“No matter whether I am occupied reminding my offspring to close the toilet lid, to pick up their socks, or to empty the dishwasher, or obsessing about being liberated among the stars,” Greenberg tells us, “I hustle words.” And does she ever. Once an academic in America before retiring to raise four children (interspersed with “belly dancing, home birthing, herbal medicine making and occasional basket weaving”) and make aliyah, she now produces from Jerusalem a bewildering abundance of novels, poetry and “slipstream short stories” with fearsome energy. For years, up until 2014, she was a blogger for the Jerusalem Post. Greenberg’s facility with words is matched only by her consummate artistic fruitfulness: “Tomorrow, when I wake, I plan to frolic with gelatinous monsters and with lovers of questionable orientation. I want to paint word pictures about the sound of dumpster cats fighting over neck bones and about the color of African parakeets migrating through the Middle East.” Between 2012 and 2014 alone, she published a staggering nine books.
Notwithstanding its subtitle, Word Citizen is a book about writing, or a book about parenting, merely in the same sense that Infinite Jest is a book about Quebec. Indeed, any coherent summary of Word Citizen will inevitably make it sound less gloriously weird than it is. It’s pleasurably clear that every endeavor--including seemingly innocuous institutions like G-rated online fiction written by housewives--somehow becomes startlingly complex when Greenberg starts immersing herself in it. Her work addresses “corporate failures alongside of family picnics, lachrymose space beasts in the same breath as the puddles under my sofa, and cheesecake recipes concurrent with cheesy amusement park prizes.” Even as a child, her voracious appetite for learning is evident: “Our deal, at all of those sites, was that if I could carry it, I could read it. Often my stacks, so my parents claimed, were higher than my head.” On entering college at sixteen, “I lacked the resources to face down reinvigorated bullies, frisky youths, and self-serving roommates. I just wanted praise, grades, and money for my writing, not the responsibilities of ‘grownup stuff.’” Her mind-boggling panorama of careers (and identities) includes “a human communications and sociology professor, a science writer and editor, a tone-deaf oboist, an herbalist, a ghost writer of psychology and sociology college texts, a high school chemistry and geometry teacher, a basket weaver, a student of marital arts, an amateur landscape architect, an editor of technical papers (on literal brain science), a budding ceramicist, and an avid avoider of horrors such as PTA meetings and carpool duties.” As a professor of rhetoric in New Jersey, she is disappointed that her tirades on Central Park ponies and RTS games “converted only one would-be financial despot into a philosophy major”; as a stay-at-home back-to-nature mom, she goes through a phase where she takes “to hunting for lunch among friends’ unsprayed turf and to suggesting to my children that we would only dine on what I could glean from lawns, plus or minus a square of tofu or a handful of mochi.” Then there are the different names: unsurprisingly, Greenberg writes under at least four authorial identities, none of them pseudonyms.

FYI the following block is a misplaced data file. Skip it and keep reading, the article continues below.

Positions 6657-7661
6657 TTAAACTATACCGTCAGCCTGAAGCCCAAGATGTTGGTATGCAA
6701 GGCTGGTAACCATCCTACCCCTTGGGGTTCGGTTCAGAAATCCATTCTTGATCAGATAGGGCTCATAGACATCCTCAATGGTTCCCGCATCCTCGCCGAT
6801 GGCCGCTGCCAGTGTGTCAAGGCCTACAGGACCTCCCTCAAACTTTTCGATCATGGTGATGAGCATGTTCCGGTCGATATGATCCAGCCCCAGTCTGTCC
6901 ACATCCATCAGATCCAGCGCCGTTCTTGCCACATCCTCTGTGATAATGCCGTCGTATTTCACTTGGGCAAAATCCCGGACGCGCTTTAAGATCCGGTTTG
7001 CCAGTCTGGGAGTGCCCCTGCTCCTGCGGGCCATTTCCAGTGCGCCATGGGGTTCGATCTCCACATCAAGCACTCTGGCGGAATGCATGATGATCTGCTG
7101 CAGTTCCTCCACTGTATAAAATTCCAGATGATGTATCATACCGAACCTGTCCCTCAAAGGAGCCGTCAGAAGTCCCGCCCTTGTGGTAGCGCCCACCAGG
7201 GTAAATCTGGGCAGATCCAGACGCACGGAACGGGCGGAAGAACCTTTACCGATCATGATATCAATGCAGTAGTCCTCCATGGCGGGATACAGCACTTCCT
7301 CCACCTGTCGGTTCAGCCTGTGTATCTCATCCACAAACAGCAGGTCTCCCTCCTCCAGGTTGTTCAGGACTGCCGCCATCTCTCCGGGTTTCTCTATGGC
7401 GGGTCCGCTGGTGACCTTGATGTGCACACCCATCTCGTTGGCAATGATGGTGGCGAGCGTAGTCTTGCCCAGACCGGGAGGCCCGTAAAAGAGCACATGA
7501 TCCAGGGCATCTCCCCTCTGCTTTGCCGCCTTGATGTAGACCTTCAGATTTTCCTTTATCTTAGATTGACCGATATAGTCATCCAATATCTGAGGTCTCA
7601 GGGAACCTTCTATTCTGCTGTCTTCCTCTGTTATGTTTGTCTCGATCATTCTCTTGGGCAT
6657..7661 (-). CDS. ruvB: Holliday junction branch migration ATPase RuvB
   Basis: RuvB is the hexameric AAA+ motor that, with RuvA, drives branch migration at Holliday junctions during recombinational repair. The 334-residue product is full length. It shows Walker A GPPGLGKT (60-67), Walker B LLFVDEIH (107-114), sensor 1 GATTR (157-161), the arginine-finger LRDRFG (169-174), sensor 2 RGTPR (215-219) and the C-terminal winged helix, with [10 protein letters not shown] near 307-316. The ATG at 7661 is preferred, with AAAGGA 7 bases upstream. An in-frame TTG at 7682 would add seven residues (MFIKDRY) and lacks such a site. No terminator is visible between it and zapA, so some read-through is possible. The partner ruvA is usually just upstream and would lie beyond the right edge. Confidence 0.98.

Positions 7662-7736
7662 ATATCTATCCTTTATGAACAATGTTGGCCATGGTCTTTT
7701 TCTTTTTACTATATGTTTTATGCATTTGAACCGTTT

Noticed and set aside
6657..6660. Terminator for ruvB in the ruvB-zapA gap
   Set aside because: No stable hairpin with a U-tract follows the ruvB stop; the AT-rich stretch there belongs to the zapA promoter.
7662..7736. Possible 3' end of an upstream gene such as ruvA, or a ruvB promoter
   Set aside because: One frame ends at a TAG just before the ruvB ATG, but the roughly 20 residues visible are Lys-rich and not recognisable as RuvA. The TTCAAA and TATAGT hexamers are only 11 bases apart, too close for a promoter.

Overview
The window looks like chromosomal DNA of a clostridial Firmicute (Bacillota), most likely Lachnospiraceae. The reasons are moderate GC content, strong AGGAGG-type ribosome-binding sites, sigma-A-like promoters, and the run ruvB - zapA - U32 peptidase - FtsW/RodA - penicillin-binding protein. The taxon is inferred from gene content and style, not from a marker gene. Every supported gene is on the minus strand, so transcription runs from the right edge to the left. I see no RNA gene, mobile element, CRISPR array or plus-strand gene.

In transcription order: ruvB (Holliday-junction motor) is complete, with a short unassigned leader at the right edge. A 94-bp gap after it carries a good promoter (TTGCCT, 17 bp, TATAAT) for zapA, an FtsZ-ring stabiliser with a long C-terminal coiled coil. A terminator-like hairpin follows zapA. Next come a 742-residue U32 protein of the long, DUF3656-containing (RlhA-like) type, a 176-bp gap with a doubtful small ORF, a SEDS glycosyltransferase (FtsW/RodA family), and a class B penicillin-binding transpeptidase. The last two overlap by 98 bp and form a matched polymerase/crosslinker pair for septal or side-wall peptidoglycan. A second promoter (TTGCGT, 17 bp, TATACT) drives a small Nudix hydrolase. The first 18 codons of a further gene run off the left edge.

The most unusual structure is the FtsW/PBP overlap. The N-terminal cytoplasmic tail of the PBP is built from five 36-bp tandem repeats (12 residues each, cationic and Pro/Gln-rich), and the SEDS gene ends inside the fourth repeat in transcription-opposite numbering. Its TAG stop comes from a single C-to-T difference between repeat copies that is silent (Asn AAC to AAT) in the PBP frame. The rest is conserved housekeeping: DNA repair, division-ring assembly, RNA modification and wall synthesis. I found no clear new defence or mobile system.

And as life acquires more layers, language itself becomes complicated. A full-fledged teacher of textual analysis before leaving academia, Greenberg’s flamboyant texts are deliciously textured and full of bombastic furbelows. One of her most shocking openings--and much of Greenberg’s literary output is, on a tonal level, indeed shocking--begins: “We groove fallalery. Our society gets down with junk, with fakes, and with inexpensive simulations.” Later in the same piece, she continues, “Whereas matchmaking words like ‘twaddle’ and ‘xylophone’ might not suffice for very special word jocks, for most authors, puttering around with caustic fabrications provides enough release for them to return to facing down: real life social problems, constraining publication specifications, rabid remarks from insensible critics, and shrinking openings for career advancement.” Her intricate argot is a distinctive combination of technical jargon, earnest golly-gee and self-conscious formality: Greenberg is a latter-day Gertrude Stein, oozing characteristic fearlessness about the labels that less perceptive readers might slap on her prose. “Whereas I’m not convinced that I’ve evoked writing that reflects all of my bits and pieces or that I’m sagacious in any manner,” Greenberg intones, “it is the case that I can be found churning out pages about addled monsters or chipmunks high on Novocaine as commonly as I can be found writing about communication theory, about the ethics of rhetoric, and about the history of higher education.”